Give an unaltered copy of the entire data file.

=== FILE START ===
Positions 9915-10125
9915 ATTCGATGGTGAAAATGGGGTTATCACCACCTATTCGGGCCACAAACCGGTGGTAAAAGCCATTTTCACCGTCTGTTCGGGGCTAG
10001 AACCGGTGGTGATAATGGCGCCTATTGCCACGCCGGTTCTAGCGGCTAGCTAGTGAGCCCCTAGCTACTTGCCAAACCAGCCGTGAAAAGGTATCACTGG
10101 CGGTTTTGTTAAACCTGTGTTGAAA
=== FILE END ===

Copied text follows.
Positions 9915-10125
9915 ATTCGATGGTGAAAATGGGGTTATCACCACCTATTCGGGCCACAAACCGGTGGTAAAAGCCATTTTCACCGTCTGTTCGGGGCTAG
10001 AACCGGTGGTGATAATGGCGCCTATTGCCACGCCGGTTCTAGCGGCTAGCTAGTGAGCCCCTAGCTACTTGCCAAACCAGCCGTGAAAAGGTATCACTGG
10101 CGGTTTTGTTAAACCTGTGTTGAAA